Creative Success on Mobile
Digital advertising offers advertisers the ability to reach their target audience with increased precision and reliability. But when it comes to delivering creative and emotive content, mobile is often treated as an afterthought.
The IAB’s Mobile Steering Group – in particular Blis, the7stars, Weve, Celtra, and Ogury – have collaborated here to discuss the common mistakes people make when building mobile campaigns, what key ingredients are needed for creative success and how to use data to inform creativity.
Mobile is the most used of all digital devices, making up 75 per cent of time spent online, yet creative assets are often designed without a mobile mindset. Repurposing TV, out-of-home (OOH), or desktop assets is common in the industry. Not only does this approach not utilise the full potential of mobile, it is also disrespectful to the user and the IAB’s Fit For Purpose research is a perfect demonstration of the detrimental impact this has on a campaign’s success.
As well as repurposed assets, using poor copy and call to actions (CTAs) that fail to guide the user journey can lead to an unsuccessful campaign.
With mobile often an afterthought, missed opportunities due to time and budget restraints can significantly impact the influence a campaign will have on a user. Choosing the cheaper and easier option, for example using GIFs over HTML5, can result in much lower user engagement.
Key ingredients needed for creative success
Think mobile first. The smaller screen of a mobile device requires advertisers to think mobile-first rather than simply adapting existing creative. Brands need to be conscious of the user experience but a smaller device does not mean that impact needs to be sacrificed. Think clarity, minimal wording, and clear CTAs.
Take advantage of the inbuilt, unique, mobile tech. Understanding how the phone’s sensors can create a more seamless, mobile-first experience is crucial to success; utilise unique features such as swiping, shaking and 360 videos. Also, take into account that most engagement is focused within feeds (where it is harder to maintain a user’s attention) – ‘thumb-stopping’ creative is becoming increasingly important in a world of shorter attention spans and skippable formats.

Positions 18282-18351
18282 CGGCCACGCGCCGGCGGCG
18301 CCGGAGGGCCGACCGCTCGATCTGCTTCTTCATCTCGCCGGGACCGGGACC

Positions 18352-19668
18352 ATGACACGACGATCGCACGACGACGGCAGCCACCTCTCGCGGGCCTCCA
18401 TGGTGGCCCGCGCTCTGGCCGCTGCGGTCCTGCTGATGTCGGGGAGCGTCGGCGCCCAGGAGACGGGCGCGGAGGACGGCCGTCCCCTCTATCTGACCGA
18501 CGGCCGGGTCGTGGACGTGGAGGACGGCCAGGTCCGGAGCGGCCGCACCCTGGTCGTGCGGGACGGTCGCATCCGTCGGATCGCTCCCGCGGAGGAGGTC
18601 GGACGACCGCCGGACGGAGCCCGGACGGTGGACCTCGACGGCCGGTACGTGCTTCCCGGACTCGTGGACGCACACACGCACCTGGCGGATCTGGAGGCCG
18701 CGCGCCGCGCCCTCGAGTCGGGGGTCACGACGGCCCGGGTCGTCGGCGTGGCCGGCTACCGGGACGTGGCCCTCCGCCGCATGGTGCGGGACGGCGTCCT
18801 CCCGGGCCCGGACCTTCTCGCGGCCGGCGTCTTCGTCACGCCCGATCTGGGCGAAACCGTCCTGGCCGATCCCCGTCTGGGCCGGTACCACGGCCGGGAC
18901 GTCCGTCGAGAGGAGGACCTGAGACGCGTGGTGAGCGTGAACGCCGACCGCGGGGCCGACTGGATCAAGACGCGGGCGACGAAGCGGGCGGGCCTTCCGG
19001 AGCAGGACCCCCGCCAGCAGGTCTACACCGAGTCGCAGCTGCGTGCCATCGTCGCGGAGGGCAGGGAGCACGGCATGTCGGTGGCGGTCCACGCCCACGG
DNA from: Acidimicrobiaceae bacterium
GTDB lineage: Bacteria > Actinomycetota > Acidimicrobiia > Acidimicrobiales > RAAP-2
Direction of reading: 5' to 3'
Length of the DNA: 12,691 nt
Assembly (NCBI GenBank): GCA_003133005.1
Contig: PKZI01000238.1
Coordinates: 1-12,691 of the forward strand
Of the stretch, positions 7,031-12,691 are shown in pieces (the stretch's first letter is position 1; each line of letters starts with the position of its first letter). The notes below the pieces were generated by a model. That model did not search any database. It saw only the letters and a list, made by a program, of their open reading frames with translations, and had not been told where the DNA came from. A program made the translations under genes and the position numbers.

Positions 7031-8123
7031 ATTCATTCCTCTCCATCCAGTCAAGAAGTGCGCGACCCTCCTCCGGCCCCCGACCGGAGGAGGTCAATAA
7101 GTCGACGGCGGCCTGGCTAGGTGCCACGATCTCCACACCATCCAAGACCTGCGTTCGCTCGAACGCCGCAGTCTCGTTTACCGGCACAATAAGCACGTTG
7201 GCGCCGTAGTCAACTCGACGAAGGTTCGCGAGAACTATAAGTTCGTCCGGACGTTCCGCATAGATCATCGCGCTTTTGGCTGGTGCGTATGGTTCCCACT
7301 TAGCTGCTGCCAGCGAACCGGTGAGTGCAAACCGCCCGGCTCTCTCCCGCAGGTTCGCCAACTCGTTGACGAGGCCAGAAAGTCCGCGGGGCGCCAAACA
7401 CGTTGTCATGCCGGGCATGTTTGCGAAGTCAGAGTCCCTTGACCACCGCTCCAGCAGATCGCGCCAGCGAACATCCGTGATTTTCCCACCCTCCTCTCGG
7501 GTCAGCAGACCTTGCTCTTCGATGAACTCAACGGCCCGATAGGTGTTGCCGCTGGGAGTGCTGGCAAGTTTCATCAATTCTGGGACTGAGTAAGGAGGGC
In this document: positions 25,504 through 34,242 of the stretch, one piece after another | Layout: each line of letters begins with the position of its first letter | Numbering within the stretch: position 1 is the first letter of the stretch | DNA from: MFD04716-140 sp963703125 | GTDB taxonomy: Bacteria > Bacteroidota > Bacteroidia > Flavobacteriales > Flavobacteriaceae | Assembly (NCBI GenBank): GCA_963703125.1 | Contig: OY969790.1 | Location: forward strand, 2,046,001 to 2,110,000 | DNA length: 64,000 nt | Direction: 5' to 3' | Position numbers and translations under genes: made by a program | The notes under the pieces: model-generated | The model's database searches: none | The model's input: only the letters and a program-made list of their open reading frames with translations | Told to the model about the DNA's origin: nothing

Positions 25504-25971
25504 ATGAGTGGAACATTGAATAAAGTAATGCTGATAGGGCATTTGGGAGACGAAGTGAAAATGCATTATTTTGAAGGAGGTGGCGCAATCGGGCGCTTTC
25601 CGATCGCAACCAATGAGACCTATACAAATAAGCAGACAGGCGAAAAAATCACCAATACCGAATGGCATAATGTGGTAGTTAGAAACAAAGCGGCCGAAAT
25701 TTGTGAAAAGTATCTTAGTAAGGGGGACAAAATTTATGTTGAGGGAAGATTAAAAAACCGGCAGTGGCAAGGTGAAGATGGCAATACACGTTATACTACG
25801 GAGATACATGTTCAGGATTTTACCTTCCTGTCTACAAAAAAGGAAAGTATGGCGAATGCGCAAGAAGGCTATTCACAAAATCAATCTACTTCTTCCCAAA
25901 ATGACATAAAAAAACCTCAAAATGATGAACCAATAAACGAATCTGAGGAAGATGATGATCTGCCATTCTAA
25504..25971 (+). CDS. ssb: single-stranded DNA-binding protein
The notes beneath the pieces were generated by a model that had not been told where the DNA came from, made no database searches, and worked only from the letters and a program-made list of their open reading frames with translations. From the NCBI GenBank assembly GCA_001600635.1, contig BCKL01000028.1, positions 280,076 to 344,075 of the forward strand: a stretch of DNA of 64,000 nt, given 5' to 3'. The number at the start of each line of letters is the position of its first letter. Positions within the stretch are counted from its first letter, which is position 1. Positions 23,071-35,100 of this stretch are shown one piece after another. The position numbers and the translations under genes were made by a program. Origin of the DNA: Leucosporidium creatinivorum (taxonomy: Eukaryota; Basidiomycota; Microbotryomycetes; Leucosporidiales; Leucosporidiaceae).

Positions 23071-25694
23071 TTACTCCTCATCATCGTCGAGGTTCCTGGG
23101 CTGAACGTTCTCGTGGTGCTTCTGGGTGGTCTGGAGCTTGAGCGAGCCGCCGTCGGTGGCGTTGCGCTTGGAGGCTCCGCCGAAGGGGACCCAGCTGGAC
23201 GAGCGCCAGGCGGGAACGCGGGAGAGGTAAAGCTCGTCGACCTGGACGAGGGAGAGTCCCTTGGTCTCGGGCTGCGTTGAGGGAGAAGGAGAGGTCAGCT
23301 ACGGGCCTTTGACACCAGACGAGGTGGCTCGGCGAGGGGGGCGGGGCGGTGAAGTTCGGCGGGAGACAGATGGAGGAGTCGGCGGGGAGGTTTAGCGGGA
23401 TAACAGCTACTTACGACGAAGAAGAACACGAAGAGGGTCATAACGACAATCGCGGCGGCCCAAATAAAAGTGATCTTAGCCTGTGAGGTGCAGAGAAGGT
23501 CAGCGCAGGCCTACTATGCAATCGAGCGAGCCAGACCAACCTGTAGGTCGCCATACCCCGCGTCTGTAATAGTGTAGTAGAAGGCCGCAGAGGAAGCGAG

Make sure your content is contextual. Mobile devices are often joked about as being a technological extension of our own bodies; they go where we go. This makes mobile a truly unique device; it gives advertisers the opportunity to target consumers based on their physical environment, online behaviours and interests, all in real time. For example, for users on the move, a short ‘snackable’ video is appropriate versus longer form video being more appropriate when someone is relaxing at home.
Using data to inform your mobile creative strategy
Data is fundamental. It dictates content, style, execution and provides key insights into the mindset of an audience, allowing for accurate and detailed targeting in real time. For example, location and weather data can be used to customise creative to match the user’s environment.
Programmatic strategies across mobile also offer the perfect opportunity for creative testing. Being able to run multiple versions of an ad across a number of publishers means it is possible to really understand what works best for various target audiences.
Utilisation of post-campaign data is equally as important in informing creative strategy. It can be used for live optimisation and future campaign creative ideation and helps understand how customers engage with different mobile formats.
While utilising data correctly can produce truly bespoke creative, there is a fine line that should not be crossed, between relevant advertising and invading a user’s space. Remember not to simply do something because the technology enables it; it must fit into the brand’s narrative.
Most importantly, creativity in mobile is as much about the visual output as it is about using rich mobile data in a creative way; successfully executing both will give your campaign a much higher chance of success.
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